Recently, I got an exclusive tour of the Ships of The Sea Museum’s newest addition: the pristine and elegantly modern North Garden. For a quiet step out of Savannah’s busy Historic Landmark District or for brilliant event or concert, the North Garden has a truly unique atmosphere.
From the MLK, you can peek into the walled garden through an arch at the 100-foot long pergola that will eventually be covered in beautiful native vines, like honeysuckle and wisteria. And a 24-tree Trident maple grove is lined in a perfect square in the middle of the garden. It was modeled after similarly arranged city parks throughout Paris and will be up-lit and manicured so that those walking beneath the trees can stand upright and see anyone else who may also be standing beneath the trees.
You can peek into the existing garden through wide window cutouts that are remnants of an old auto shop — Kramer Auto — that stood on the plot since the early 20th century.
The centerpiece of the garden is enormous flower-filled urn that was part of the museum’s benefactor (Mills B. Lane IV) personal collection form his New York apartment. A long, rectangular reflecting pool surrounds the urn’s small brick island. And from the pavilion side of the North Garden, there is a cutout window framing this magnificent urn. This brick wall and walkway separates the pavilion from the orchard/pergola sides of the North Garden.
Mills B. Lane IV died in 2001, but let his Board of Directors know of his intentions for the North Garden and they have take painstaking measures to honor his vision. Lane is also known in Savannah for enlivening the Bull Street corridor with street signs and trashcans out of his own pocket. Lane’s intention was to gift the North Garden to the city.
The 1.25 acre garden is open to the public during the day for a serene lunch or walk, but will likely shine for events. Its pavilion, called the Assembly Room, has the capacity for approximately 600 people standing and 320 people with tables. Event Coordinator Michelle Riley suspects that this will be a great venue for live music, with big beautiful bathrooms, a dressing room and ticket booth area built into the design. The pavilion will also be open for press conferences, weddings or receptions. And you can see the Talmadge Bridge peeping in the garden from its north side.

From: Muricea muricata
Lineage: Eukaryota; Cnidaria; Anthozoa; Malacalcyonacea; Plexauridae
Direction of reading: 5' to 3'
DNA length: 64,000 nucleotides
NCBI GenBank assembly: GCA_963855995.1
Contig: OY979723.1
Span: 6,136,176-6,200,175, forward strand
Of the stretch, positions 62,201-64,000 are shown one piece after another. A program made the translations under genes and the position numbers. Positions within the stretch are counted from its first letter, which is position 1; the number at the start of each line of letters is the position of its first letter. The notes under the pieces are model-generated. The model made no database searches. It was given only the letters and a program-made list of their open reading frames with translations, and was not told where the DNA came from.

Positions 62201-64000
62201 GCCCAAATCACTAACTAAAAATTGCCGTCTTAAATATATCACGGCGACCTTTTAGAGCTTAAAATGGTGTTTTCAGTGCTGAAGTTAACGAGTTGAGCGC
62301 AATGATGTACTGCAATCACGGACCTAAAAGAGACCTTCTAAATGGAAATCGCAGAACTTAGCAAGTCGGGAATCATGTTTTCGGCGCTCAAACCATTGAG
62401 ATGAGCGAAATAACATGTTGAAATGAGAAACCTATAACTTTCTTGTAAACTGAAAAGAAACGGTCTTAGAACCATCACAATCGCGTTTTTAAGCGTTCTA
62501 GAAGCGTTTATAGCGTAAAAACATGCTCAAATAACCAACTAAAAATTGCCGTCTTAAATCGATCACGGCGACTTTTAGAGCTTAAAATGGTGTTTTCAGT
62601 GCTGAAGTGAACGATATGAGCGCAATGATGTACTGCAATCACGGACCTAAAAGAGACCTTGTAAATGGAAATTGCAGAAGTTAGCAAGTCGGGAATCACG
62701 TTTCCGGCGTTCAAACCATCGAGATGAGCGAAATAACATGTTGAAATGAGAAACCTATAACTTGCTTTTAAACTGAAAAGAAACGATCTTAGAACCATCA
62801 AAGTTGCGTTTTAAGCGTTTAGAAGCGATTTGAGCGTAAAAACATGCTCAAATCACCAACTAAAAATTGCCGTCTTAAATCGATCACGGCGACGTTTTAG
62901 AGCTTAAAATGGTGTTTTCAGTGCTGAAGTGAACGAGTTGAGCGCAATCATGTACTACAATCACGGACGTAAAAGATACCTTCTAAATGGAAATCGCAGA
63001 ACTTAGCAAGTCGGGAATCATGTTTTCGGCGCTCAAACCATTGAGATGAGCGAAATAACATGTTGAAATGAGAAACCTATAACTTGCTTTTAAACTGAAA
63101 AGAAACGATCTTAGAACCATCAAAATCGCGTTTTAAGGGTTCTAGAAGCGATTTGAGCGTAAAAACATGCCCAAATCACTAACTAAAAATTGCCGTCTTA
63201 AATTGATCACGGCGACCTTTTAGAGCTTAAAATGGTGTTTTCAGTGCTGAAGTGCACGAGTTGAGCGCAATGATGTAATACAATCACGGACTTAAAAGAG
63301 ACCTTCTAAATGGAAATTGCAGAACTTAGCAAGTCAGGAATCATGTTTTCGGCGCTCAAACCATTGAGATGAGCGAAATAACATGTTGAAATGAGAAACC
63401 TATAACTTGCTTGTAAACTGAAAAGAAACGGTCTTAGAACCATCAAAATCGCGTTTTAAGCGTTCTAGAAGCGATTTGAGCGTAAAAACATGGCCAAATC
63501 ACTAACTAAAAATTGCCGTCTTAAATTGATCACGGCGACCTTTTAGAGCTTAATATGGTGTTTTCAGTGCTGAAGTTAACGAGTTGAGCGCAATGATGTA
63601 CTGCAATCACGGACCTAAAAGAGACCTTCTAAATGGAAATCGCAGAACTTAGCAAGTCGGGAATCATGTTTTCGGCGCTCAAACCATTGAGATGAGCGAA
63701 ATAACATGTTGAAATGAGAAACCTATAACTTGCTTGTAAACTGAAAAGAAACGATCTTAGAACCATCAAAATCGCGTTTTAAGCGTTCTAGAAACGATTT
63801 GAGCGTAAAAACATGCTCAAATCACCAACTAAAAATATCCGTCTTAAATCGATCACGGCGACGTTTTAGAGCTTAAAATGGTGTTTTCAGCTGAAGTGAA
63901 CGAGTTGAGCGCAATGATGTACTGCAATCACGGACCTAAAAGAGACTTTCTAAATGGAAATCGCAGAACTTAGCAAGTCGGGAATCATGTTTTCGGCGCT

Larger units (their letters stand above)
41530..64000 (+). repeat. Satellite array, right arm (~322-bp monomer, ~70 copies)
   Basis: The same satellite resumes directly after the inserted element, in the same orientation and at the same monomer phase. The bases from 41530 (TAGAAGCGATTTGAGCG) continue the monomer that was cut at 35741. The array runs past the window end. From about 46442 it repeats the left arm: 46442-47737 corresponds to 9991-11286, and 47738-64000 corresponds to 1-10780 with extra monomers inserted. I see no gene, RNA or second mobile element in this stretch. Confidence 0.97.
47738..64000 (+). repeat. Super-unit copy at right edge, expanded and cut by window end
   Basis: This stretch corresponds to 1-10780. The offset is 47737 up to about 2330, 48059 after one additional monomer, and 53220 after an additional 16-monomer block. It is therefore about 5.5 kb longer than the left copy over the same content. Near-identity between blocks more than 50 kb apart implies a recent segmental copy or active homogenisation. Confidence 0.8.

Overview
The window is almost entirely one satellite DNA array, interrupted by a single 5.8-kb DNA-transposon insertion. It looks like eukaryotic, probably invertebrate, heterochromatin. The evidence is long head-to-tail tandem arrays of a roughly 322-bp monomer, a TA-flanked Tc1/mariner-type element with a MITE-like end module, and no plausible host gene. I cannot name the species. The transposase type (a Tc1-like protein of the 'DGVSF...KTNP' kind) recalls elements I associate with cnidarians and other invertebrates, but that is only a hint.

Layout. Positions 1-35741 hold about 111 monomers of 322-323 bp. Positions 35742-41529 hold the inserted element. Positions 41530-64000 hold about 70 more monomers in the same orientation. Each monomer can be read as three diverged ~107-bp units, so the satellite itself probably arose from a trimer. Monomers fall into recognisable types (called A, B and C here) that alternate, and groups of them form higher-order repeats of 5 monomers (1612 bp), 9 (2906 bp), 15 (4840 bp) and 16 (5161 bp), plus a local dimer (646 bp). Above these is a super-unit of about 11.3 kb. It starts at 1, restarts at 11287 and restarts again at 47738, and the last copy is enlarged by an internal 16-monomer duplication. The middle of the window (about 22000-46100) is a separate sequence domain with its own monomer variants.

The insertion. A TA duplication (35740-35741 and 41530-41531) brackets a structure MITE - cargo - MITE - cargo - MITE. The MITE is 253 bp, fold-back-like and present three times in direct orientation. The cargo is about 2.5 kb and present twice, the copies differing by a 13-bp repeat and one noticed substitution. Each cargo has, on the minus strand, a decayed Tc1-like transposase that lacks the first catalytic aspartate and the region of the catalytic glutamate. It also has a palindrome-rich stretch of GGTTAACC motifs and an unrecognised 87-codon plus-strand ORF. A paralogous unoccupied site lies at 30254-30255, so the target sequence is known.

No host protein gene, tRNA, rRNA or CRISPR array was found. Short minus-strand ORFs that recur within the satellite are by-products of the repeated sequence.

The North Garden also features a short walkway 13 feet above the garden, called the Belvedere, overlooking both sides of the garden — a great feature for announcing newly wedded couples and photos!
Adjacent to the historic Scarborough House (which houses the museum’s treasures) on MLK and the museum’s existing garden, the North Garden brings in a very zen-like, rejuvenated feel to this attraction. To me, the modern design is refreshing. The North Garden celebrates current design, but not in a way that is overbearing or so out-of-the-box that it doesn’t blend in. A tip-of-the-hat to design firm Danial E. Snyder, Architect, P.C. on the North Garden, and to the Ships of the Sea gardener, John McEllen, who designed the garden layout of the North Garden and the museum’s existing garden.
The North Garden is expected to open to the public this month (June 2012) and is sure to become an asset to the community. It’s a sight you don’t want to miss now, and, once the plants mature, you will surely want to stop in on and marvel for years to come.